Saxon Tower of St Michael at the North Gate Cornmarket Street

If you approached Oxford from the north 950 years ago, coming down St Giles, the most conspicuous building in your line of sight would have been the present church tower, dating from about 1050. It is probably the oldest surviving building in Oxford, rivalled only by the castle tower, and originally situated just within the North Gate, of the city, protected to the north by the city wall. All other traces of the original church have vanished, but a church there certainly was. The Domesday Book (1086) records that ‘the priests of St Michael hold two houses worth 52d’. After the tower, the earliest surviving parts of the church.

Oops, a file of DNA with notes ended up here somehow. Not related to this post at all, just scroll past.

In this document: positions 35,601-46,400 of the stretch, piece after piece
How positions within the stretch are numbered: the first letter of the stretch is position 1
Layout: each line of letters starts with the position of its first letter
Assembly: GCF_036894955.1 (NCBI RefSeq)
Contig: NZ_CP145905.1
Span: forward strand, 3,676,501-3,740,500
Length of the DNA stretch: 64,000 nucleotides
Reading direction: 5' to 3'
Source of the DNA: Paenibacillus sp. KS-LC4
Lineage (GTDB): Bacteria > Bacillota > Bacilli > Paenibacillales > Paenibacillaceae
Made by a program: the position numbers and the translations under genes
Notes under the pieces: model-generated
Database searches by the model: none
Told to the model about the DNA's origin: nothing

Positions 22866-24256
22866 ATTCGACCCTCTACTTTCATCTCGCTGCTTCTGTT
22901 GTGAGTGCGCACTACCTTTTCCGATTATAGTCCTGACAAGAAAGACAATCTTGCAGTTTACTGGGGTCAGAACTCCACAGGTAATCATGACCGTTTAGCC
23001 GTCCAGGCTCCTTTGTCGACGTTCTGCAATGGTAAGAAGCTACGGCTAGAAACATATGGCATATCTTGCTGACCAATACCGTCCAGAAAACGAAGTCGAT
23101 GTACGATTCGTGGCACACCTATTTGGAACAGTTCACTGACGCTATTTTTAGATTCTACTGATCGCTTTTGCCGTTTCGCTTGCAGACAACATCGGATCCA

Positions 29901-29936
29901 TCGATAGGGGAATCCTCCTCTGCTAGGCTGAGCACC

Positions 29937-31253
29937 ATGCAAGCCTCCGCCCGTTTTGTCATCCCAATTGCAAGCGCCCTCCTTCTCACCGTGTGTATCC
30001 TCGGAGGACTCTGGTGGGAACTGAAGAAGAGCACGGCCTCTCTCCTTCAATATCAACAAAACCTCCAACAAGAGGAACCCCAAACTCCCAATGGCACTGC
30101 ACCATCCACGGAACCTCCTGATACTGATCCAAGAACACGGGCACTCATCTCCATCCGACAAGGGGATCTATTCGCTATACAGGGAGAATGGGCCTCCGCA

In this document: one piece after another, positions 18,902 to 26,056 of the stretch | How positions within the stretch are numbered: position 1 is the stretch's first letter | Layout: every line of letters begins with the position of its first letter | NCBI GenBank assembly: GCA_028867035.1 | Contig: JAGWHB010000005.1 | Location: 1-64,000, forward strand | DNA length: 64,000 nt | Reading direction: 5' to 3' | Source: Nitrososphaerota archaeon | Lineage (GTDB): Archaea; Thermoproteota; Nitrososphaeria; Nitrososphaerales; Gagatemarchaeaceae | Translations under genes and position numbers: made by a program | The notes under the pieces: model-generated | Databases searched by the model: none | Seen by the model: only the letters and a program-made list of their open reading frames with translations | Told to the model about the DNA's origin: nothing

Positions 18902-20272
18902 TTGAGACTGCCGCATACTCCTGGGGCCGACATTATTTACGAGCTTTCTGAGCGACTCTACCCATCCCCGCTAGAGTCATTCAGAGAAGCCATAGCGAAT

The Saxon Tower
The tower of St Michael’s is one of the oldest buildings in Oxford, dating back to the Saxon times. It is worth a visit for its historical value as well as a great view over the city of Oxford.
It is 97 steps to the top of our tower, but don’t worry – they are wide steps and not very steep. There are also some interesting things to view on the way up, so you can stop and rest for a bit.
During the summer we are open between 10:30am and 5pm (in winter we close slightly earlier).
The last admission to the tower is at 4:45pm.
The church is located in the centre of Oxford, which is accessible via junction 9 of the M40.


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